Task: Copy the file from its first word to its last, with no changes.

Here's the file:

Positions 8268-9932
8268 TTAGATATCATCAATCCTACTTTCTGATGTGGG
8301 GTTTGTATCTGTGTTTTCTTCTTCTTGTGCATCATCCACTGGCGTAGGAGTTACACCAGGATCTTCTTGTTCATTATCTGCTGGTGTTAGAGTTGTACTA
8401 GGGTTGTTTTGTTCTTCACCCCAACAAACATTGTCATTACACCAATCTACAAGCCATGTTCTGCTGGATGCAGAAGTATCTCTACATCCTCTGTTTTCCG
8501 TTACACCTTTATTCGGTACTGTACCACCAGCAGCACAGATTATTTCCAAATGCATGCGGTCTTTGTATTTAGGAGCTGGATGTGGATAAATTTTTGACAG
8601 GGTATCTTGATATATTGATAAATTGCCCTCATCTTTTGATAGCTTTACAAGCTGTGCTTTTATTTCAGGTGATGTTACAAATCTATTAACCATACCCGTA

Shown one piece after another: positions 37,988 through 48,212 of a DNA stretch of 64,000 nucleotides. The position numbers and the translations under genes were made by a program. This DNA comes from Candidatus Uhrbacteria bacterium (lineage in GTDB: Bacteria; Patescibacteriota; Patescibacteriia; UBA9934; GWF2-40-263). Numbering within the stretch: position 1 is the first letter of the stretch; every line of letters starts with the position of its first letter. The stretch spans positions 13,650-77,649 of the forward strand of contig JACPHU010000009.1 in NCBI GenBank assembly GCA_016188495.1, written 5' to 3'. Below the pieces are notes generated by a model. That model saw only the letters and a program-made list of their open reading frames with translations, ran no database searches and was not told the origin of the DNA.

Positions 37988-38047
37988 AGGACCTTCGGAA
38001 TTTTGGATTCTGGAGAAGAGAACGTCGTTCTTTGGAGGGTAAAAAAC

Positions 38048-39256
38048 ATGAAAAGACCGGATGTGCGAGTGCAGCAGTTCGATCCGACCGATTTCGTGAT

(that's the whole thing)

Positions 8268-9932
8268 TTAGATATCATCAATCCTACTTTCTGATGTGGG
8301 GTTTGTATCTGTGTTTTCTTCTTCTTGTGCATCATCCACTGGCGTAGGAGTTACACCAGGATCTTCTTGTTCATTATCTGCTGGTGTTAGAGTTGTACTA
8401 GGGTTGTTTTGTTCTTCACCCCAACAAACATTGTCATTACACCAATCTACAAGCCATGTTCTGCTGGATGCAGAAGTATCTCTACATCCTCTGTTTTCCG
8501 TTACACCTTTATTCGGTACTGTACCACCAGCAGCACAGATTATTTCCAAATGCATGCGGTCTTTGTATTTAGGAGCTGGATGTGGATAAATTTTTGACAG
8601 GGTATCTTGATATATTGATAAATTGCCCTCATCTTTTGATAGCTTTACAAGCTGTGCTTTTATTTCAGGTGATGTTACAAATCTATTAACCATACCCGTA

Shown one piece after another: positions 37,988 through 48,212 of a DNA stretch of 64,000 nucleotides. The position numbers and the translations under genes were made by a program. This DNA comes from Candidatus Uhrbacteria bacterium (lineage in GTDB: Bacteria; Patescibacteriota; Patescibacteriia; UBA9934; GWF2-40-263). Numbering within the stretch: position 1 is the first letter of the stretch; every line of letters starts with the position of its first letter. The stretch spans positions 13,650-77,649 of the forward strand of contig JACPHU010000009.1 in NCBI GenBank assembly GCA_016188495.1, written 5' to 3'. Below the pieces are notes generated by a model. That model saw only the letters and a program-made list of their open reading frames with translations, ran no database searches and was not told the origin of the DNA.

Positions 37988-38047
37988 AGGACCTTCGGAA
38001 TTTTGGATTCTGGAGAAGAGAACGTCGTTCTTTGGAGGGTAAAAAAC

Positions 38048-39256
38048 ATGAAAAGACCGGATGTGCGAGTGCAGCAGTTCGATCCGACCGATTTCGTGAT